Ash Wednesday 2011
Location: St Paul's Cathedral
Jesus bent down and wrote with his finger on the ground, in the dust.
We all begin in the same place. Darwin and Dawkins agree with the Book of Genesis. We are creatures of the dust – star dust in fact. The name “Adam” means in Hebrew creature of the dust. In the myth of the Paradise Garden, the Lord God says to Adam: “dust thou art and unto dust shalt thou return”.
It is the truth about human existence that we are part of the universe but more than that we are conscious participants in the drama of the universe; we are the universe consciously reflecting upon itself. Every beast of the field and every fowl of the air was brought to Adam and he named them.
Some choose to remain earthbound and regard humans as essentially clever but rapacious bipeds. Others hear the call to go beyond the earth bound. The journey into spiritual life, however, into life in all its fullness as a human being never forgets our starting point because Jesus Christ teaches that the first step in becoming a human being is to refuse to be a little god.
“Your attitude should be the same as that of Christ Jesus:
who being in very nature God
did not consider equality with God
something to be grasped
but made himself nothing,
taking the very nature of a servant.” Philippians II: 5-6
Jesus bends down close to the humus and disengages from the righteous anger of those who bring the woman caught in adultery before him.
We all have a surface self which we manufacture as life goes on. It enables us to deal with the world and the people around us. In course of time the surface self which we must develop if we are to function in society becomes a crust and what begins as a protection and a way of doing business becomes a burden. The crust cuts us off from the vitality of the fountain of life which wells up from our spiritual centre. The crust must be pierced rather than reinforced by self justification.
Real spiritual progress from earthbound existence towards life in all its fullness as a human being is impeded by all kinds of illusions about ourselves; by the fact that we are slaves to all kinds of drives and desires which exist in the psychic zone which lies partly hidden beneath the surface self.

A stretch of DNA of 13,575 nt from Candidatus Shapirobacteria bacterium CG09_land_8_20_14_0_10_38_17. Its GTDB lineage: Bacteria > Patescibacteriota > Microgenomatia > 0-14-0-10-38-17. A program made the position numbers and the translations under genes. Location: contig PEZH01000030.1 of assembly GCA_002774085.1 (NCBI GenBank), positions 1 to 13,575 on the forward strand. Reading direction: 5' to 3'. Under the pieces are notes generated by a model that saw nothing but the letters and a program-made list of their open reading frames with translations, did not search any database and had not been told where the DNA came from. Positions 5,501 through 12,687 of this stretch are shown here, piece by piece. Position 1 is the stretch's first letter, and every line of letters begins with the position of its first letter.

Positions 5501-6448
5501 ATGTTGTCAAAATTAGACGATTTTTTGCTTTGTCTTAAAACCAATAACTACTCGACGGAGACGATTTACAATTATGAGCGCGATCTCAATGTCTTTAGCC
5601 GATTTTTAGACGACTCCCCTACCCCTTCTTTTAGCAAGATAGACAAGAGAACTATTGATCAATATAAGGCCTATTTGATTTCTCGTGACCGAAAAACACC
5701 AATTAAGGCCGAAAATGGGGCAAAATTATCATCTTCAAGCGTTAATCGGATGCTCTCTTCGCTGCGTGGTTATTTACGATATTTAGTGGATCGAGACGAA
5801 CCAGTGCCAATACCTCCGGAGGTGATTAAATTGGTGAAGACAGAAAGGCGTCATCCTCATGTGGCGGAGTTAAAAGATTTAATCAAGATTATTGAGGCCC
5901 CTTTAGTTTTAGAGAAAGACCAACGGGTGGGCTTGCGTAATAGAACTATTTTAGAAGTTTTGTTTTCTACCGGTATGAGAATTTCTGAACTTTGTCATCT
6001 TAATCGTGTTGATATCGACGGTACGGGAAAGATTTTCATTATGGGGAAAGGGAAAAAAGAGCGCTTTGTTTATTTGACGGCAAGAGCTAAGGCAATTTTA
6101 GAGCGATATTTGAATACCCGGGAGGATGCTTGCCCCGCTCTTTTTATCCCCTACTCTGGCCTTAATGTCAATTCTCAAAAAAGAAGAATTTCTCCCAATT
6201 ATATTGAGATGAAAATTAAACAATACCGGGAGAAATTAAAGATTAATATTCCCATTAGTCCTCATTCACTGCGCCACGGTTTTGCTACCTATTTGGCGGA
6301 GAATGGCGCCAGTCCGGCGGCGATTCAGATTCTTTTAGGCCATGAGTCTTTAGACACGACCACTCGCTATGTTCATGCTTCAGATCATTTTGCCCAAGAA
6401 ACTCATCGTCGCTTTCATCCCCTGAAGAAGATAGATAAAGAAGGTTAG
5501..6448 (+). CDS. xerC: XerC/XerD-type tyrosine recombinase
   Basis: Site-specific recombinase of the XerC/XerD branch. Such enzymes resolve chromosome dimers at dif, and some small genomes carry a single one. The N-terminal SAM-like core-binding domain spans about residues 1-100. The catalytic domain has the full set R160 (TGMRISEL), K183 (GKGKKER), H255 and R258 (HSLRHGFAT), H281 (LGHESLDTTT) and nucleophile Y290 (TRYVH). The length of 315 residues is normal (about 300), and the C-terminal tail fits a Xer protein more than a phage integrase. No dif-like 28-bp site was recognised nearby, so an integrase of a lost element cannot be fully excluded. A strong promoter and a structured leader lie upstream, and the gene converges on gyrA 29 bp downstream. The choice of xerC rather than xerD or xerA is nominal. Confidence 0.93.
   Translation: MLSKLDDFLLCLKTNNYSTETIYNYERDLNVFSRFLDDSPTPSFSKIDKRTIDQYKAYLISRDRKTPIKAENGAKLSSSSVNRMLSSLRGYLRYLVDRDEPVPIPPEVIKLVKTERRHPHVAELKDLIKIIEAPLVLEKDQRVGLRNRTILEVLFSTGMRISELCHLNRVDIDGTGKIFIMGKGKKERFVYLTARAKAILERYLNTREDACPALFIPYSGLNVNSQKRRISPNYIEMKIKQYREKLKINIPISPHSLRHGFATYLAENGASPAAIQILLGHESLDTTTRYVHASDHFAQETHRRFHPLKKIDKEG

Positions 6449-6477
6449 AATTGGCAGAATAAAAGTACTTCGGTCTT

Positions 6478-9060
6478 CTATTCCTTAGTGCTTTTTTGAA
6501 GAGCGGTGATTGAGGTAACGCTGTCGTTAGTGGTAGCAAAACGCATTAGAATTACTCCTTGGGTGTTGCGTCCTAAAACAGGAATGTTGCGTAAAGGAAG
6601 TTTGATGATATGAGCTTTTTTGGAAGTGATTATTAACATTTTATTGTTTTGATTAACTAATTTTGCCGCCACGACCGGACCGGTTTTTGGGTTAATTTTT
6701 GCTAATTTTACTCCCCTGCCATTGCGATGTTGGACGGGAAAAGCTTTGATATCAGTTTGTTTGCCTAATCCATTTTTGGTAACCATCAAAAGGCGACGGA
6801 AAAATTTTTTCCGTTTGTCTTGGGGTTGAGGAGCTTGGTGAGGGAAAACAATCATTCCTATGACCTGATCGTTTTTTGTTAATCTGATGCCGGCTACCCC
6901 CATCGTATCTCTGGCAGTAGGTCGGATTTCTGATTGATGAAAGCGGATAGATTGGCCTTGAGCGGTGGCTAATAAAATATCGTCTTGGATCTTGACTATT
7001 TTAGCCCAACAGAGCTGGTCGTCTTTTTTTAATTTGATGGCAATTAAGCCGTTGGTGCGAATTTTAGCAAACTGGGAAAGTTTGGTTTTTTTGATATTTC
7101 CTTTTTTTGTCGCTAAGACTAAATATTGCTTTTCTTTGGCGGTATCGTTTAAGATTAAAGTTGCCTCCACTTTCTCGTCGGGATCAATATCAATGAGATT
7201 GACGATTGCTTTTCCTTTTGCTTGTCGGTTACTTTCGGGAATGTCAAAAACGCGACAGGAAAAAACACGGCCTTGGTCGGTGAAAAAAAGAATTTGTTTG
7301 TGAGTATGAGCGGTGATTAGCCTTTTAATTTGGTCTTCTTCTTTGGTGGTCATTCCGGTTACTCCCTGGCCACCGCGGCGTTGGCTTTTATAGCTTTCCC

This zone is the source of the powerful and sometimes volcanic anger which can erupt when triggered by some apparently trivial event. When we feel a surge of irritation with someone we have only just met it is often an indication of what we are covering up in ourselves. The psychic zone is also the cauldron in which projections are brewed; we project our fear; our self disgust or our desires onto some celebrity or public hate figure like the hapless woman dragged before Jesus.
He lets their righteous anger exhaust itself before he asks them a question about themselves which pierces the surface self – He that is without sin among you, let him first cast a stone at her. And again he returns to the humus and the crowd melts away leaving Jesus alone with the woman.
There is no question but she is guilty as charged. Jesus lifted up himself and we are meant to think of his being lifted up upon the cross. The words “lifted up” reverberate through St John’s gospel. There is no condemnation but rather there is a way opened for transformation – Go and sin no more.
There is much precious wisdom for us in this story as we set out on our journey to the empty tomb from an existence which tends to slump back into the merely earthbound; an existence which is stale flat and unprofitable to the new life of Easter where in solidarity with Jesus Christ the human face of God we can enjoy life in all its fullness as a human being. As St Irenaeus said: “The glory of God is a human being who is fully alive.”
What are the lessons for us in our journey to Easter?
Refuse to be a little god and stay close to the humus. Sin by contrast is treating ourselves as the centre of the universe; turned in upon ourselves either in admiration or even less attractively in self loathing.
Examine yourself and withdraw those projections which come from the shadows within which we have not seen through. If we cover up the shadow world within then it has power to do us and others great harm. If we look at he shadows and the shame, it hurts but they lose the power to do us permanent damage.
As we go on our way to Easter how should we travel? Anthony the Great who went into the Egyptian desert to confront the projections, the fears and desires of the inner world was visited by a seeker after life in all its fullness. Abba Pambo asked Anthony, “What ought I to do? and the old man said to him, “Do not trust in your own righteousness, do not worry about the past but control your tongue and your stomach”. Advice from the desert is bracingly “in your face”.
Life in all its fullness is the gift of God. You can, by employing certain spiritual techniques, cultivate a state of inner serenity. But that is not life in all its fullness and creativity. Instead consumerism has even made a commodity of spirituality. Conversion is following the way of Jesus Christ; turning away from being a consumer of the world – a clever but rapacious biped – towards being a citizen and a contemplative. The joy and glory which is disclosed along this way makes other ersatz versions of the spiritual life seem poor substitutes for the real thing.
The Bishop of London’s Ash Wednesday sermon was recorded at St Paul’s and is available to view on YouTube.